Driving Hall — a philanthropist with deep pockets and an ambitious environmental agenda — out of Vermont is unwise, Ellis said.

“It’s hard to explain why there was such anger toward someone who wants to bring tens of millions of dollars to bear on communities, that would create jobs, cluster people together in environmentally sustainable living quarters in net-zero buildings, and leave all the wilderness to do carbon sequestration,” Ellis said. “This is the ultimate sustainable community that Vermont environmentalists have been asking for since Act 250,” Vermont’s land development law that was passed in 1970.

But people like Huppee said they were turned off by the massive scale and scope of Hall’s vision, as well as the fact that he had begun quietly buying up properties, with a unilateral plan already firmly in mind.

“I believe it would have a hugely negative impact for the region,” Huppee said. “Not only for the immediate area, but for the larger region. It would be devastating to the natural resources of the region and the wildlife. It would cause infrastructure improvements that would be out of scale for our rural setting.”

Huppee said that the Alliance won’t go away.

“I’m pleased that phase one is over, and now we’re going to go on to phase two,” she said, explaining that the group planned to harness the grassroots energy that fueled the fight against NewVistas.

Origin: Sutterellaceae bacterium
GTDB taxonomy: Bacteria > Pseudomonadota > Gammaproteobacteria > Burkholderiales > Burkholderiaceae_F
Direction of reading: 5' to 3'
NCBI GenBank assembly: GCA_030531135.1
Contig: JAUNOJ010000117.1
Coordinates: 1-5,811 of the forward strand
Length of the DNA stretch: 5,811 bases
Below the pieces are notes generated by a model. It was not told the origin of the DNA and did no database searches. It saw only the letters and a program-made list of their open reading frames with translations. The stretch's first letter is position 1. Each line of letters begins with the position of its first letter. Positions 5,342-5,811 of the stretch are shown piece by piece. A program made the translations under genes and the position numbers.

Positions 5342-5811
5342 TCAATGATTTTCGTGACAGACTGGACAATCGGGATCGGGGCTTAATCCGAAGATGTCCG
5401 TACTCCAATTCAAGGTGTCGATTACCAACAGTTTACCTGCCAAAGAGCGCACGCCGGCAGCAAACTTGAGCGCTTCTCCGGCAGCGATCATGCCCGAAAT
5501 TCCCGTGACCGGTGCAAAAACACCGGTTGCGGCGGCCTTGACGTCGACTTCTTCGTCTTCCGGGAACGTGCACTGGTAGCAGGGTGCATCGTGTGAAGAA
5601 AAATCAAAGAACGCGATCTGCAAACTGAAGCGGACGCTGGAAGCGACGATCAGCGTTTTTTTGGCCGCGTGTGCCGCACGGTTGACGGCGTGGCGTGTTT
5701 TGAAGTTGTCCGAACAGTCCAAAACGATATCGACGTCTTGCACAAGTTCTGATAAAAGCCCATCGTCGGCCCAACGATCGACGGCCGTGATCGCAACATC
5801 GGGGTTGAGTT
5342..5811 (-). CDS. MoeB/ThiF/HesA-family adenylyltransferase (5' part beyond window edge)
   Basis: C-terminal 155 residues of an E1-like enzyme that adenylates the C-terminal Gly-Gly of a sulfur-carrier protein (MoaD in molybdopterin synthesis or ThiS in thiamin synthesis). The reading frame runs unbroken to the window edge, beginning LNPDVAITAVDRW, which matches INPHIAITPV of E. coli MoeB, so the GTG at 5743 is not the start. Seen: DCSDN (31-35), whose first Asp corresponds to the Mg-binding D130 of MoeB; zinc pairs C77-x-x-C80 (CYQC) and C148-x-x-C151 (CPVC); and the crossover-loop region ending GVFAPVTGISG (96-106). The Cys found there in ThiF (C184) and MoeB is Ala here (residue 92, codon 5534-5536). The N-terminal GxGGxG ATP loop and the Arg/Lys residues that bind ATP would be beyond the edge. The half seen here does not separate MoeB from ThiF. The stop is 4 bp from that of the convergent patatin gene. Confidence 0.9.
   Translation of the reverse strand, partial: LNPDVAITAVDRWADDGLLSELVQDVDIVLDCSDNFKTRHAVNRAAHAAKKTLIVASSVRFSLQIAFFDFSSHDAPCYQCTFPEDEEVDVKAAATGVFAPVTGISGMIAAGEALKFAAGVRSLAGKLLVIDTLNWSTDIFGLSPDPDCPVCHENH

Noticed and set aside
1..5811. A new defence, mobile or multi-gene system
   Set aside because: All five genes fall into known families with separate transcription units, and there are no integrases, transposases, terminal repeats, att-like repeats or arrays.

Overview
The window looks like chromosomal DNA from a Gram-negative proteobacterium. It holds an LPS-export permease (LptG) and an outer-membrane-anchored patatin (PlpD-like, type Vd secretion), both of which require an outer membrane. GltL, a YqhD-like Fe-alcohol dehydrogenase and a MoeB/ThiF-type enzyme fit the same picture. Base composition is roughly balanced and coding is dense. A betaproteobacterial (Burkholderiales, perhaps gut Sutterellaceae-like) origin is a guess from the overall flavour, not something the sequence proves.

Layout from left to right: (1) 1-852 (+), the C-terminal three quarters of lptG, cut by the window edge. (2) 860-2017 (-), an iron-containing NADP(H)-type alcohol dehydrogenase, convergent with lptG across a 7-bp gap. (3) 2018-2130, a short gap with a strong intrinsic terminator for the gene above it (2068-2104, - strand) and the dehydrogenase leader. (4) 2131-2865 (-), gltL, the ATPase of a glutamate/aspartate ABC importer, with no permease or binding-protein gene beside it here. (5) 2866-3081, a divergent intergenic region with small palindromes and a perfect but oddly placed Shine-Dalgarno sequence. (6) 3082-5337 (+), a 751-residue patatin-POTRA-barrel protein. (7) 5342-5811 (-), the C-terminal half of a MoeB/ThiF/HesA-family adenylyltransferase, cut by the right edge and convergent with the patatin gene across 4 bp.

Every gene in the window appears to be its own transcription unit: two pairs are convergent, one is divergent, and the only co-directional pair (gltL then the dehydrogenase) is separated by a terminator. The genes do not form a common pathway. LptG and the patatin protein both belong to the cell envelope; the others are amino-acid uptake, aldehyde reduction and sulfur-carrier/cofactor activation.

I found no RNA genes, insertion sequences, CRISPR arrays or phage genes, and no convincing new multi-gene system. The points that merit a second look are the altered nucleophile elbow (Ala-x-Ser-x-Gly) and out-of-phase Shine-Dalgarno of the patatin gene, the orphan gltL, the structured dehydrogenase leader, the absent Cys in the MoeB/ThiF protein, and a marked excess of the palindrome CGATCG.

“We’re working to help facilitate a forum for the four towns to get together and talk about the future of this area,” she said. “How can we be productive in having appropriate growth for this area, and attracting folks to come enjoy the character of our area and also have it be economically sustainable.”

Ellis said it will take more than forums to enact the kind of radical change that is needed to ameliorate worrisome trends of an aging population, and skyrocketing opiate addiction rates.

“We can vision out our ears for 20 years but it’s time to do something,” he said. “These opponents who are beating their chest in victory, where are their children going to work?”

National Trust President Stephanie Meeks said the group was “relieved” to hear the news, but credited its local partners with the victory.

“While communities need to adapt and grow over time to achieve economic growth, irreparably harming historic character is almost always a step in the wrong direction,” Meeks said. “We will continue observing the area in the coming weeks and months, and we hope the future of these land parcels is in keeping with the historic character, community interests, and conservation spirit of these towns and Vermont as a whole.”

In his email, Hall criticized the state’s residents as being too closed-minded to innovation.

“Vermont is one tough place to have ideas and get anything new going!” he said. “Don’t try any dreaming in Vermont!”

Matt Hongoltz-Hetling can be reached at mhonghet@vnews.com or 603-727-3211.



June 2016.